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A three-judge panel of the U.S. Court of Appeals for the District of Columbia ruled the Environmental Protection Agency (EPA) exceeded its authority under the Clean Air Act by requiring companies to replace hydrofluorocarbons (HFCs) with other substances in an effort to fight climate change.
EPA’s 2015 rule effectively banned 38 HFC compounds from uses in aerosol spray cans, new automobile air conditioning systems, foam blowing machines, vending machines, and retail refrigerators beginning in 2020. Former President Barack Obama’s administration imposed the HFC ban as part of its efforts to combat climate change.
Two HFC manufacturers from France (Arkema SA) and Mexico (Mexichem Fluor) sued to overturn the ban, arguing it went beyond EPA’s authority under the 1990 amendments to the 1973 Clean Air Act (CAA). Arkema and Mexichem manufacture HFC-134a, a refrigerant used in automotive air conditioners. Two American companies, Honeywell International and Chemours, which manufacture the refrigerant HFO-1234yf, a hydrofluoroolefin (HFO) that would replace HFC-134a, intervened in the suit in support of the EPA.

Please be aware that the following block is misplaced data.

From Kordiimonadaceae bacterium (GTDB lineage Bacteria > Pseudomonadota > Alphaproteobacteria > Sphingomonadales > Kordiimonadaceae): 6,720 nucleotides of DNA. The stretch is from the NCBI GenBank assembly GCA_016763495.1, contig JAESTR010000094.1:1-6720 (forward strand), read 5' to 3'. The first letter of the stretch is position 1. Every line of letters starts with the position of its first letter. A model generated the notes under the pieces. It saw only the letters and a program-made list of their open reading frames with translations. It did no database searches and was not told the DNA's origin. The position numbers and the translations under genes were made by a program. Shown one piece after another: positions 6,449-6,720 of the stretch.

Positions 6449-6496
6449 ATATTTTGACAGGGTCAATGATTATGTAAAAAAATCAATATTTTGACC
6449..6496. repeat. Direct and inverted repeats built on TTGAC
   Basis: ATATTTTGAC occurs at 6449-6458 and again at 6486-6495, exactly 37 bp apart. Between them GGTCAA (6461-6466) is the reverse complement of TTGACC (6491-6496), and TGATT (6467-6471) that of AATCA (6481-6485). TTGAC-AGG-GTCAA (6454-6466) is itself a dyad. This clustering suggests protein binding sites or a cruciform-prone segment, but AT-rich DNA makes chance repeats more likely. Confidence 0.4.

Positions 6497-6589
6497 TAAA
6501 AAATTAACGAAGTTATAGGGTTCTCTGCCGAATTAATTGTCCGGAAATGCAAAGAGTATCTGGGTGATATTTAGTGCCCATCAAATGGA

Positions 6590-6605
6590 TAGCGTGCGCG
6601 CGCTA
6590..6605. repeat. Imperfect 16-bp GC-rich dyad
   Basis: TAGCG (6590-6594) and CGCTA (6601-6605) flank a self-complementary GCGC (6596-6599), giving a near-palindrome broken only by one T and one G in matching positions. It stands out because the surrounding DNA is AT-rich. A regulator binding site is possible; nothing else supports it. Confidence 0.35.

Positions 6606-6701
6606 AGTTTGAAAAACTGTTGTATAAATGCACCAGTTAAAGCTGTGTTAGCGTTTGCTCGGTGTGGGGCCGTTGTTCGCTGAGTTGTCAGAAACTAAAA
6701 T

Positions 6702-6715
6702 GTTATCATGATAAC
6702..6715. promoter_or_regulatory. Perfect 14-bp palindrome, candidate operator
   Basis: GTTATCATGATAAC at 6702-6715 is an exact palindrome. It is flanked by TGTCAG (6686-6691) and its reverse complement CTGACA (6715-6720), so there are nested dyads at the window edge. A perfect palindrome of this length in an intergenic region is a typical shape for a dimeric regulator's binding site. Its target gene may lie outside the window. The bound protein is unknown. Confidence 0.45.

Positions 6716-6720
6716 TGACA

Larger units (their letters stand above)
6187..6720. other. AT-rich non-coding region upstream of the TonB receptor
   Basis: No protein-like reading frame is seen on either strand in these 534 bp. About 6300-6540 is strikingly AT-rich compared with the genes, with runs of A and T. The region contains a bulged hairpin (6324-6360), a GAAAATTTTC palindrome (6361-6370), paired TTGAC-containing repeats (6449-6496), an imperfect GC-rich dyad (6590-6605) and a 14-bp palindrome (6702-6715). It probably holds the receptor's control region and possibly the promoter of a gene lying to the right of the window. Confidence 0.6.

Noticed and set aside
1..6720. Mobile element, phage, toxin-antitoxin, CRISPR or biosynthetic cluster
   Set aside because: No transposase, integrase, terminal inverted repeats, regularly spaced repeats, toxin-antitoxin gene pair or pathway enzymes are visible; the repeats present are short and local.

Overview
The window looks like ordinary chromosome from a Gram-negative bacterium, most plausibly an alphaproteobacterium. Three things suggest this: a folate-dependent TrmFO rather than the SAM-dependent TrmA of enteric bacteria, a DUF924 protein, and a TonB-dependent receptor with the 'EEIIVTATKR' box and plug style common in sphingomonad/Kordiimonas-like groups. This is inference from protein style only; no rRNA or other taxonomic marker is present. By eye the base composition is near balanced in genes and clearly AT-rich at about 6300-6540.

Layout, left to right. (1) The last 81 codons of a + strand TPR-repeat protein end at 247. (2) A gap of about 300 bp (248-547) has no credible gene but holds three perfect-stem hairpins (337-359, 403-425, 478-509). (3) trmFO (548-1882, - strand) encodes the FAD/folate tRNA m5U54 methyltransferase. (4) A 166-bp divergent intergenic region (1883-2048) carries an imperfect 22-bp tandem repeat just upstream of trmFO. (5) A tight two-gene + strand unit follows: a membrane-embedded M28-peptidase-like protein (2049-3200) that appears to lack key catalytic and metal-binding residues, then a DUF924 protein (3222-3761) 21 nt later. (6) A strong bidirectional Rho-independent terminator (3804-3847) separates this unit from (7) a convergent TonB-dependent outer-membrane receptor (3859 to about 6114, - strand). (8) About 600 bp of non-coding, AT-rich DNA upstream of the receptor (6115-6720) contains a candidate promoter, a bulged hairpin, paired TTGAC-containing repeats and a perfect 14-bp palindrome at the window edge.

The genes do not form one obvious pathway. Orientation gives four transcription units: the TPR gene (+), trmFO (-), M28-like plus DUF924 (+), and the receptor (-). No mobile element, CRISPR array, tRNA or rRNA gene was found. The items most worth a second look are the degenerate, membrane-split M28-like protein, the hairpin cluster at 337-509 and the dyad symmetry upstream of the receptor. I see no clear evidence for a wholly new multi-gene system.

The 1990 CAA amendments required manufacturers to replace substances that deplete stratospheric ozone with non-ozone depleting substitutes. “[T]he fundamental problem for EPA is that HFCs are not ozone-depleting substances,” the court ruled on August 8.
“EPA’s well-intentioned policy objectives with respect to climate change do not on their own authorize the agency to regulate,” the court ruled. “Under the Constitution, congressional inaction does not license an agency to take matters into its own hands, even to solve a pressing policy issue such as climate change. … EPA may act only within the boundaries of its statutory authority. Here, EPA exceeded that authority.”
Chalk one up for the rule of law.